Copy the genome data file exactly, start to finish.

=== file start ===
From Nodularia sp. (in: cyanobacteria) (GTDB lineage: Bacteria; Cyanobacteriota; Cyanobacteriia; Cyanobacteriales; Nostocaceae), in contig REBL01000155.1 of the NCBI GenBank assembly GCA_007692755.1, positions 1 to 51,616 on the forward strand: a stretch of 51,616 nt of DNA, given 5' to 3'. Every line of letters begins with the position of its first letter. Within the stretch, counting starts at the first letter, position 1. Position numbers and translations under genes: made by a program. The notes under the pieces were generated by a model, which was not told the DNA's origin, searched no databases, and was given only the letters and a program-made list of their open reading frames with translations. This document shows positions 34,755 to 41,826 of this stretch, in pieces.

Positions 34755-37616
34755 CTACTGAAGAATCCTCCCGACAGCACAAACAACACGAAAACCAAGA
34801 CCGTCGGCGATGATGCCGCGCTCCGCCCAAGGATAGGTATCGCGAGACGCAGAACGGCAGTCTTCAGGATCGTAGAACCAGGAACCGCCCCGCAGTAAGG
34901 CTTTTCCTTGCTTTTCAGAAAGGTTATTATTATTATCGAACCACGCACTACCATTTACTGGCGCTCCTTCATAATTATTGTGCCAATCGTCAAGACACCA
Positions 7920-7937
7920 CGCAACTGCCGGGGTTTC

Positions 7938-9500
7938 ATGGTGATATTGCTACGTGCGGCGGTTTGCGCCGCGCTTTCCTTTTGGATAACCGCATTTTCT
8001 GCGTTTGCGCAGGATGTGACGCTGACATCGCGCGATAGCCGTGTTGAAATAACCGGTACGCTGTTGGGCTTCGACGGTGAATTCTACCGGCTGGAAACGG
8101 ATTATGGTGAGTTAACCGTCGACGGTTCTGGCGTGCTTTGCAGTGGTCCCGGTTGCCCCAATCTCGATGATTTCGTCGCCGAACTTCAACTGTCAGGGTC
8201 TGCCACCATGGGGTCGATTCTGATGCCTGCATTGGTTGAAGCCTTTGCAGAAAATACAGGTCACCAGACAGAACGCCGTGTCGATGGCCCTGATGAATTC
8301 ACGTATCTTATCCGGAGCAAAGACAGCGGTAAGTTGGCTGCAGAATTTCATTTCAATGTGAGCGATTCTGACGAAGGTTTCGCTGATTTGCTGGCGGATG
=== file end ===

From Nodularia sp. (in: cyanobacteria) (GTDB lineage: Bacteria; Cyanobacteriota; Cyanobacteriia; Cyanobacteriales; Nostocaceae), in contig REBL01000155.1 of the NCBI GenBank assembly GCA_007692755.1, positions 1 to 51,616 on the forward strand: a stretch of 51,616 nt of DNA, given 5' to 3'. Every line of letters begins with the position of its first letter. Within the stretch, counting starts at the first letter, position 1. Position numbers and translations under genes: made by a program. The notes under the pieces were generated by a model, which was not told the DNA's origin, searched no databases, and was given only the letters and a program-made list of their open reading frames with translations. This document shows positions 34,755 to 41,826 of this stretch, in pieces.

Positions 34755-37616
34755 CTACTGAAGAATCCTCCCGACAGCACAAACAACACGAAAACCAAGA
34801 CCGTCGGCGATGATGCCGCGCTCCGCCCAAGGATAGGTATCGCGAGACGCAGAACGGCAGTCTTCAGGATCGTAGAACCAGGAACCGCCCCGCAGTAAGG
34901 CTTTTCCTTGCTTTTCAGAAAGGTTATTATTATTATCGAACCACGCACTACCATTTACTGGCGCTCCTTCATAATTATTGTGCCAATCGTCAAGACACCA
Positions 7920-7937
7920 CGCAACTGCCGGGGTTTC

Positions 7938-9500
7938 ATGGTGATATTGCTACGTGCGGCGGTTTGCGCCGCGCTTTCCTTTTGGATAACCGCATTTTCT
8001 GCGTTTGCGCAGGATGTGACGCTGACATCGCGCGATAGCCGTGTTGAAATAACCGGTACGCTGTTGGGCTTCGACGGTGAATTCTACCGGCTGGAAACGG
8101 ATTATGGTGAGTTAACCGTCGACGGTTCTGGCGTGCTTTGCAGTGGTCCCGGTTGCCCCAATCTCGATGATTTCGTCGCCGAACTTCAACTGTCAGGGTC
8201 TGCCACCATGGGGTCGATTCTGATGCCTGCATTGGTTGAAGCCTTTGCAGAAAATACAGGTCACCAGACAGAACGCCGTGTCGATGGCCCTGATGAATTC
8301 ACGTATCTTATCCGGAGCAAAGACAGCGGTAAGTTGGCTGCAGAATTTCATTTCAATGTGAGCGATTCTGACGAAGGTTTCGCTGATTTGCTGGCGGATG